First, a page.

In a newly-competitive TV landscape, the PGA of America sides with a like-minded broadcast partner for the Ryder Cup
In virtually every way, it is a match made in heaven. Walk into any pro shop or grill room in America and the chances are good the TV is turned to Golf Channel. And just as likely, the person behind the cash register in that pro shop is a PGA of America member.
There cannot be two entities whose constituencies overlap as perfectly. Both Golf Channel and PGA of America members live and breathe the game of golf. If the 27,000 PGA of America professionals are the boots on the ground for the game, bringing golf to passionate players at both public and private facilities, Golf Channel gives that passion a voice.
And, in a new deal, that marriage is not just set through 2030, but it moves forward with a re-energized commitment to use Golf Channel, NBC and the entire Comcast family to not just televise the game, but to celebrate it, analyze it and, ultimately, grow it.
"Golf Channel is truly the daily broadcast voice of golf," PGA of America CEO Pete Bevacqua told GolfDigest.com in discussing the arrangement that keeps the Ryder Cup on NBC through 2030.
"We are really the people who connect the game to the people who play it," Bevacqua said of his organization of club and teaching professionals. "So this marriage of these two entities is really exciting," he said. "In every way, this will tap into the expertise of our members, which will help the every day player, and enhance the stature of PGA of America members."
And if location is the key to determining the value of real estate, timing is the lynchpin when it comes to selling sports content. While Bevacqua says talks with NBC began last December, he also admits they gained speed after NBC lost the U.S. Open to FOX in August.
Certainly the presence of a new bidder in the form of FOX -- which will make its debut televising golf in the United States in 2015 -- helped the finances, which Bevacqua would not discuss, as did the fact that both NBC and FOX have created all-sports networks to compete with ESPN.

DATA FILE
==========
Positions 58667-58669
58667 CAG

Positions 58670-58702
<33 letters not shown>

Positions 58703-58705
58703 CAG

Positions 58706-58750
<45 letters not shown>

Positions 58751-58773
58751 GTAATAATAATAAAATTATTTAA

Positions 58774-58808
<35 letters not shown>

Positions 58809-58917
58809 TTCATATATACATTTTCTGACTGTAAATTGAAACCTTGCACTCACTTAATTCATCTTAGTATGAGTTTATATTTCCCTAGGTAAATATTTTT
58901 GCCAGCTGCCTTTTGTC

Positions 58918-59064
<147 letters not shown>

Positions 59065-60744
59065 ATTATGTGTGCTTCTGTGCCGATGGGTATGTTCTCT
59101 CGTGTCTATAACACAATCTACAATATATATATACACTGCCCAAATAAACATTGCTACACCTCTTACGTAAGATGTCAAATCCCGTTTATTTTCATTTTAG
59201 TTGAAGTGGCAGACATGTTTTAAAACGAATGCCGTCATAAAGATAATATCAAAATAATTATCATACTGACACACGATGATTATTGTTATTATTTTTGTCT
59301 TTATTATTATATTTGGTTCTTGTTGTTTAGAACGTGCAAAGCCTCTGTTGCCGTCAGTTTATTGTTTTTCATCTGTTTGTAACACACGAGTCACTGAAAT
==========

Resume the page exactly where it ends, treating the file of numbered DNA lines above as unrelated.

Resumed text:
But in Golf Channel, the PGA of America has a broadcast partner unlike any other in that it is the only station dedicated entirely to golf.
"It never got to that point," Bevacqua says when asked if there were other suitors for the Ryder Cup. "We had such a comfort level with NBC [which has had the Ryder Cup since 1991]. It made so much sense in terms of what we can do as partners to serve our members and grow the game. It just became a very easy decision."
The five most valuable properties in golf are the four men's major championships and the Ryder Cup. The PGA of America is the only organization that owns more than one.
Now NBC, which lost the U.S. Open to the $93 million a year bid by FOX, has locked up the Ryder Cup through 2030, when Tiger Woods will be 54 years old and perhaps a captain of the U.S. team.
While no one will attach a dollar figure to this deal, one insider said, "The money is there, and it is significant." In 2012, the Ryder Cup was televised to nearly 500 million households globally. One of the most compelling things about the Ryder Cup is that it has probably the greatest growth potential in that it has an identity very different from the 72-hole, stroke play of the four majors.